Goodbye 2012, hello 2013

Wow what a year it’s been. 2012.

1409165_christmas_ballsI left one job, was unemployed, then found another one and happy to say I’m still employed.

I went through a break-up and I am now single for the first time in what feels like ages.  Being single with all its ups and downs feels like I’m remembering something  that I experienced long ago and it’s all coming back to me now.

When you’re single, there’s the upside of being able to do what you want when you want, not having to tell anyone what you’re doing, who with and where, and having lots of spare time to devote to your interests.

With time comes clarity and I’m beginning to see more clearly my relationships now that I’ve had time to stand back from them, which is always the case, but you can never see it when you are in them and then suddenly it clears up like a fog and all becomes obvious.

Then there are the lows. I guess every human is always looking for that special someone and it’s an instinct for us to look for someone to love. At the same time though, I’m realising that being single is so much better than being in a relationship that doesn’t work for you. This might seem obvious to some, but it wasn’t always obvious to me.

In the past I’d put off breaking up with someone because I was scared of being on my own. But I realise now, that like with everything, the idea of something is usually worse than the reality. When you make the leap and take things as they come, nothing is as bad as you imagine it will be.

This year, I’ve made some big decisions about work, relationships and my future  –  which is saying something for me, who would often put off making a decision for as long as possible, but doing it too many times has made me realise that being in state of indecision is worse than deciding something. Spending time in indecision is time wasted and drains away your energy.

There’s no point worrying about the future, because it won’t help, if every time I start worrying I just stop and it’s slowly becoming a habit, and I feel much better for it.

Try not to resist the changes that come your way. Instead let life live through you. And do not worry that your life is turning upside down. How do you know that the side you are used is better than the one to come?” Forty Rules of Love, by Elif Shafak

Merry Christmas everyone, wishing you lots of happiness, health and love for the year ahead.

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Row, row, row your boat, as fast as you can down the stream

Me next year hopefully :-)

Me next year hopefully 🙂

Recently I’ve started rowing and it’s become a bit of an obsession.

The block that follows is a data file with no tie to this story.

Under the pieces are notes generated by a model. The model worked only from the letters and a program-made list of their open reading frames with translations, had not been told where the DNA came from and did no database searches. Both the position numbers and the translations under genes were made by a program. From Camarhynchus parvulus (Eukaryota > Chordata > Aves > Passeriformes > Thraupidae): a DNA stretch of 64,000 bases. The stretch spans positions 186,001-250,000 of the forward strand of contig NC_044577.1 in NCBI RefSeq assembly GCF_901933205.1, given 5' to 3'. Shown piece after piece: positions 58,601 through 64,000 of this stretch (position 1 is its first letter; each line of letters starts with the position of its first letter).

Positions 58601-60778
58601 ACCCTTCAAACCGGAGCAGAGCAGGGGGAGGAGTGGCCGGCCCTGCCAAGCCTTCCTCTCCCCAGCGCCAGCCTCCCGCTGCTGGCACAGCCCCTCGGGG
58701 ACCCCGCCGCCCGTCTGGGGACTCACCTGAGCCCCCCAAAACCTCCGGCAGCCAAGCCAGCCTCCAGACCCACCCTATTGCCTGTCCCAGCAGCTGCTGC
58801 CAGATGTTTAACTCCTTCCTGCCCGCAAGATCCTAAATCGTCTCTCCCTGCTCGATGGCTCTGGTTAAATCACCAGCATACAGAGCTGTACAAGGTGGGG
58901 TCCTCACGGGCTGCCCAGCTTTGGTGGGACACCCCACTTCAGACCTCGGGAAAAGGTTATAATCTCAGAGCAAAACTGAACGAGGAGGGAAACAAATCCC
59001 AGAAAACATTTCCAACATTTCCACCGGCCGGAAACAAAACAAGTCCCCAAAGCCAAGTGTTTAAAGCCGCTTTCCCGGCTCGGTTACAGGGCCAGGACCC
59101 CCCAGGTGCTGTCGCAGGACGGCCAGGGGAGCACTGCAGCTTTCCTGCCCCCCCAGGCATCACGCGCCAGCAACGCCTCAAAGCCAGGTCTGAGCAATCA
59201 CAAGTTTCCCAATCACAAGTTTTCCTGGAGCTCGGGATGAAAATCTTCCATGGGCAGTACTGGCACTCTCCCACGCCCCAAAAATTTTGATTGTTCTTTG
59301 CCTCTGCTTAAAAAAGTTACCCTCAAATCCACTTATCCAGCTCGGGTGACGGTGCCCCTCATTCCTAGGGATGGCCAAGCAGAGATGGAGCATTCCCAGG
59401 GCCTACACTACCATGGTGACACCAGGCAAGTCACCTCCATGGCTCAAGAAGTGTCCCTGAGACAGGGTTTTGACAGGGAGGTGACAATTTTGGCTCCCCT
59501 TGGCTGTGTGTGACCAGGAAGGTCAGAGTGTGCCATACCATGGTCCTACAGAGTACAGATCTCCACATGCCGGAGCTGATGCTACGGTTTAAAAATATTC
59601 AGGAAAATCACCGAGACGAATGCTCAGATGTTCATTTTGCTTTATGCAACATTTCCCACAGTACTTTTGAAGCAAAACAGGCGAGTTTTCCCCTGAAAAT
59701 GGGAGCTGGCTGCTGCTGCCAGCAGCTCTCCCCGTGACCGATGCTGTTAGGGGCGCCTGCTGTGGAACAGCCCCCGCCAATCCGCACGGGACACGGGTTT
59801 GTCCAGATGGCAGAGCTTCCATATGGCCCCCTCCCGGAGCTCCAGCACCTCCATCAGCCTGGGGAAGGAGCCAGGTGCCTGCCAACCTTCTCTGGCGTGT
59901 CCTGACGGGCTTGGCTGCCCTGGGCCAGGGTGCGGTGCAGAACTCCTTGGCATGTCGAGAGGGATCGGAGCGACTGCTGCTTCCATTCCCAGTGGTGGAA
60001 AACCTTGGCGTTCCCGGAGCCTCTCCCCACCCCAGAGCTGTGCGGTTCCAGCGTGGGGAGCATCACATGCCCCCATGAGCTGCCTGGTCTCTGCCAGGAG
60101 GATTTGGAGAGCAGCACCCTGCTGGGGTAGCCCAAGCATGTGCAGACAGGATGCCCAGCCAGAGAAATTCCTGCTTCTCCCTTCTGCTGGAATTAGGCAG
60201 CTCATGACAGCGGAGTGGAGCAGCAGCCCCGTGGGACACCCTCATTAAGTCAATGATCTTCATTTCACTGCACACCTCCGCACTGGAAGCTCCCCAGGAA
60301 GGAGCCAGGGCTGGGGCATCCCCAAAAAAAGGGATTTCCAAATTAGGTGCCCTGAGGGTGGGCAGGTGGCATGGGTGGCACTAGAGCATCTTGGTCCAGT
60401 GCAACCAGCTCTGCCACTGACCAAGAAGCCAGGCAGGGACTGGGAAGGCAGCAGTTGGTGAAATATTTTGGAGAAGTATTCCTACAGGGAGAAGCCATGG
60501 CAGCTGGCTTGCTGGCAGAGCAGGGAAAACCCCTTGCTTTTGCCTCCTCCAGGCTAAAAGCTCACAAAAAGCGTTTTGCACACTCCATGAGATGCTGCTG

It’s had to be considering the training is four times a week, it’s a lot to commit to.  The idea is to get us to be fit to race next year, which requires technical skills in the boat as well as having the physical fitness.

It requires discipline getting up every weekend morning at 7 am  which means I try to get an early night even at the weekends. So I’ve been thinking what exactly do I really like about this? Firstly, when we are in the boat, rowing requires full concentration. You have to all row in time with each other and so you have to focus on the rhythm of the boat, and make sure that you’re doing everything well technically as well. This feels like a type of meditation for me – total focus on what I’m doing, no time for the mind to wander, and if it does, it’s likely to show quickly because I’ll end up making a mistake.

Our trainer is not the most patient type and has coached an advanced crew before us, so his frustration is quite visible. Yet we keep on showing up four times a week and keep trying to be perfect, better, faster.

There is also a feeling of satisfaction when it’s only 11.30 and you’ve already done 3 hours of training, it makes me feel like I’ve really taken advantage of my whole day, because if I wasn’t forced to wake up at 7 am, I would probably sleep until late and by 12 I’d probably just had my breakfast, a cup of tea and read the news.

I like the feeling of being in a team. Everyone in the boat affects everyone else. If you make a mistake you throw the whole boat off balance.

I also like the social side of it. Everyone there is passionate about rowing, otherwise they couldn’t do it. It’s great to be there with people that share that passion and as we are all quite new to rowing in our group, it’s also amazing to see how quickly we improve, week by week, session by session.

It feels like rowing has opened up a whole new parallel world, which was on my doorstep before, but I’ve not discovered it until now. It’s great having a new hobby which I’m really passionate about, and makes you think how many more opportunities there are out there to discover and get excited about. Although I don’t think I’ll have time to discover them right now, because I’ll probably be out rowing.